Tuesday, 16 July 2019

Warmth, respect and humour make for a fully human drama

Warmth, respect and humour make for a fully human drama

Rotterdam | Oxford Playhouse | Thursday, June 20

TWO gay women have been living together for seven years when one of them announces that she’s really a man trapped in a woman’s body.

Oh what confusion and fun can be made of that - the very stuff of farce.

Maybe it will be one day, but not this time.

Rotterdam takes that basic conflict and treats it with humour (buckets of the stuff), warmth and, most of all, a great deal of respect.

Rotterdam is a joyous celebration of what it is to be human and we emerge from it enriched and royally entertained.

It’s a serious subject but at no stage does it preach or fall into the trap of being earnest.

We see inside what we think is a contented gay coupling at the point where one of the pair, Alice, is about to bite the bullet and come out to her parents — as a “Lebanon”.

Then she is trumped by her partner coming out to her and then her parents that she identifies as a man, always has done, and was only masquerading as a gay woman.

Where does that leave Alice, who has no sexual interest in men? Stumbling around in a state of confusion, what else!

Jon Brittain’s script manages to touch all the bases but with a light tread. Why make a point with a sledgehammer when a joke will do it better?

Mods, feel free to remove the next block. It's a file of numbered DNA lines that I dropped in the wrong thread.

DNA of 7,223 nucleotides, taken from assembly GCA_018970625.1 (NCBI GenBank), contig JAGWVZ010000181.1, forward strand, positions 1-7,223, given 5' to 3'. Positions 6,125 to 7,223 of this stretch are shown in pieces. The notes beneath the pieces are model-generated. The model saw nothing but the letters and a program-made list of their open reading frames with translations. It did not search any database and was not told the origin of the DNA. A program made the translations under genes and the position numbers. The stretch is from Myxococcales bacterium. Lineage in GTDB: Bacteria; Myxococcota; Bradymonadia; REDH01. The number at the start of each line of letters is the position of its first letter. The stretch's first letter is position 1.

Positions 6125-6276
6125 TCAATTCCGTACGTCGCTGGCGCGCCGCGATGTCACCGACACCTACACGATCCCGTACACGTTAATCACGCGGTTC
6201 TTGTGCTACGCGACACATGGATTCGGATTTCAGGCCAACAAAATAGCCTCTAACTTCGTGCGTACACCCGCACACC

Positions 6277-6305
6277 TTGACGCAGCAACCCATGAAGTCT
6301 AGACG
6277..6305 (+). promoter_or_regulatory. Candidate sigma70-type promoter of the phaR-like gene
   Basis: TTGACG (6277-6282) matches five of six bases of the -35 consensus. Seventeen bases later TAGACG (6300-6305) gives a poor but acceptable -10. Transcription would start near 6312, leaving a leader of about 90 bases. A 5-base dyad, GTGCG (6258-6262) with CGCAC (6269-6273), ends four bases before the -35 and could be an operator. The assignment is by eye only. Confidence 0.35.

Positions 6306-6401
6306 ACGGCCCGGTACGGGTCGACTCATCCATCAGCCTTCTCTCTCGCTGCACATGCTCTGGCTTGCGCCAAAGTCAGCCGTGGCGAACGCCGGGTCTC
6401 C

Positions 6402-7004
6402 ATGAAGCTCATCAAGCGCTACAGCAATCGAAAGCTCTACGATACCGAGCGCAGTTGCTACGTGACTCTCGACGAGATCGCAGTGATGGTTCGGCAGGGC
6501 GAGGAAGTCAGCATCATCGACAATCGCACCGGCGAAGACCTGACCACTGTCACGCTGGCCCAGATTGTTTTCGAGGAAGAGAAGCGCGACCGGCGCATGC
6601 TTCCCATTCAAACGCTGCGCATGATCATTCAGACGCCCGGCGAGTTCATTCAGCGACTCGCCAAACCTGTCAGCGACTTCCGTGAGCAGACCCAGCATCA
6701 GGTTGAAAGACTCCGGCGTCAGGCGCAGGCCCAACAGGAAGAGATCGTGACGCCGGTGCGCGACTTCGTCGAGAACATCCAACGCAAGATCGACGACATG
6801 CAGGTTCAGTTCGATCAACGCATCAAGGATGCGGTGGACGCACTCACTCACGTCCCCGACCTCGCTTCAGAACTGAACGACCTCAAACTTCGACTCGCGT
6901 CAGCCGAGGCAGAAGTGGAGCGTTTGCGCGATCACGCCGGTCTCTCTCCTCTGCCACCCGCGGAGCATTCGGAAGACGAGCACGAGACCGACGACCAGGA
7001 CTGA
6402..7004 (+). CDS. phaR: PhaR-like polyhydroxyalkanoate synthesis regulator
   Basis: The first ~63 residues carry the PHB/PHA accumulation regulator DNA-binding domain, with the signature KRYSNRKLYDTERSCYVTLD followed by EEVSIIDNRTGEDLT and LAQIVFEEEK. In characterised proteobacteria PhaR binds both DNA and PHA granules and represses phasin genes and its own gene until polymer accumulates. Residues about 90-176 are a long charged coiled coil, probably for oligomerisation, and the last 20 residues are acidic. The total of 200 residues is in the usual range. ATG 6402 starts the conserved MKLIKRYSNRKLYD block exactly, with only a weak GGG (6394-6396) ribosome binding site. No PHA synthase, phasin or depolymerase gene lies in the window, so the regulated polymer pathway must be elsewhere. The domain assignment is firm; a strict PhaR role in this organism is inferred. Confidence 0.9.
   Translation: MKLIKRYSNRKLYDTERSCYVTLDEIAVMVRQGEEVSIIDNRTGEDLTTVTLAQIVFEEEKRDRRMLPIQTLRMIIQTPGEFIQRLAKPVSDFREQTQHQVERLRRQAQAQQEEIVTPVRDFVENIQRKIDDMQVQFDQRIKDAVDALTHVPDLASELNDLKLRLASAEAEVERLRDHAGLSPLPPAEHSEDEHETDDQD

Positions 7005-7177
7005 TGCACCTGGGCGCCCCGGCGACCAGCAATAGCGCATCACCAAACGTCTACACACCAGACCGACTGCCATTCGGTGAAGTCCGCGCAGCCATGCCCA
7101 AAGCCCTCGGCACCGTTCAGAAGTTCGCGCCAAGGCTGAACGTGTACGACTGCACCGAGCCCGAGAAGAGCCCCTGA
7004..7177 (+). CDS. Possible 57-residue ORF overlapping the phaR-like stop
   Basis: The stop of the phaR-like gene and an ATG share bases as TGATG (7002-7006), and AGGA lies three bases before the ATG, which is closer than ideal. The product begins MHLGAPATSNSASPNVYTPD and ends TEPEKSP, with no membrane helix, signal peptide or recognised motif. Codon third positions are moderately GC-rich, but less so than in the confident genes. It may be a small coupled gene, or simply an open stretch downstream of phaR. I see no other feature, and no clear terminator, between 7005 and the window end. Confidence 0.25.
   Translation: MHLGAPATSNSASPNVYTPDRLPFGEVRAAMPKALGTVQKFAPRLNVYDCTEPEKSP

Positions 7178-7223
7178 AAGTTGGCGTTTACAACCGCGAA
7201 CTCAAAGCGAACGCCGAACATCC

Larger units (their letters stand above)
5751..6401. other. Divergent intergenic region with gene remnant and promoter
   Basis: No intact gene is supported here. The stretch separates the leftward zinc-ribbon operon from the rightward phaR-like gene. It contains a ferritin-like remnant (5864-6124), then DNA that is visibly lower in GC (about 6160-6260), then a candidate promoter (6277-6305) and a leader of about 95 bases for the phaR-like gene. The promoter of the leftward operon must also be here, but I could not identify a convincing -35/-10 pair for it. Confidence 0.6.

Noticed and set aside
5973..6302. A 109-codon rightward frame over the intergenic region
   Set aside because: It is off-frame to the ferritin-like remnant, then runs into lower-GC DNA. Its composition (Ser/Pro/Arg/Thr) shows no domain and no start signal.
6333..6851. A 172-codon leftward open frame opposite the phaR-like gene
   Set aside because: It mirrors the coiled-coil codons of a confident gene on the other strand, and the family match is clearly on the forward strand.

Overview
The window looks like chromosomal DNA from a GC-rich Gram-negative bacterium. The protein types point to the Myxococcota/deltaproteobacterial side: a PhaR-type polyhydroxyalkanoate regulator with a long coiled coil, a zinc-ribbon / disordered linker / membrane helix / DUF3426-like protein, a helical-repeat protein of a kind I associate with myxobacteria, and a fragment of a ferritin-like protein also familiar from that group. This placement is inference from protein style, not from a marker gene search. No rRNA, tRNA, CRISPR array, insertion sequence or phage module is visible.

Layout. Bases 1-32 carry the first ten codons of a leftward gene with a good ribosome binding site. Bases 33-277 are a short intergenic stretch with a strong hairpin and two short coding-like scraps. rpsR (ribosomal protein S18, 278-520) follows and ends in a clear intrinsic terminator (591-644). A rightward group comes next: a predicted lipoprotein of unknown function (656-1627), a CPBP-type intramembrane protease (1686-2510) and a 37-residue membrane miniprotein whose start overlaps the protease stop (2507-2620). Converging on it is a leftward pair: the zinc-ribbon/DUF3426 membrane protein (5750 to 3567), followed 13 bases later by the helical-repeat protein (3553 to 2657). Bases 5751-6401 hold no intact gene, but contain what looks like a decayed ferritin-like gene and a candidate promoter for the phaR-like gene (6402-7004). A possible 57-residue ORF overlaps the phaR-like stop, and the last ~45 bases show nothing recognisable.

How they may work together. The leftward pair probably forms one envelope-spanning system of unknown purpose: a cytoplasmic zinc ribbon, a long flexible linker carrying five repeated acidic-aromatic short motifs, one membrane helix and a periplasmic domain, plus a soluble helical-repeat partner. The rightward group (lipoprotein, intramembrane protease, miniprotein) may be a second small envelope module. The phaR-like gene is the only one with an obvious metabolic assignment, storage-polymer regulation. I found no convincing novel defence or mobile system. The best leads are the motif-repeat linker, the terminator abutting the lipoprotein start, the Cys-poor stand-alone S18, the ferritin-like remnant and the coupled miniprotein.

He manages this throughout the two hours of the show and it’s only in the last half hour that it becomes deeply emotional.

Spoiler alert: there’s a break-up with all the ache and hurt that involves.

Lucy Jane Parkinson as Fiona and then her male version, Adrian, and Rebecca Banatvala as Alice could easily tear your heart out with their performances.

What they do with the assured direction of Donnacadh O’Briain is remind us that beneath the labels of sexuality and gender lie hurting, loving, warm human beings and their emotions are universal. It’s a powerful message.

Getting there takes us through an interesting tour of sexuality — Alice finds herself at sea when she finds she is with a man and not a gay woman as she previously thought.

She’d spent her life defining herself as gay and took solace from her relationship. Now she finds that the one she loves is not like her after all. How will it end?

I won’t tell you but it’s not revealing too much to say we’re rooting for them both.

Rotterdam, from Hartshorn-Hook Productions, is a joy from beginning to end.

Until Saturday.

Mike Rowbottom

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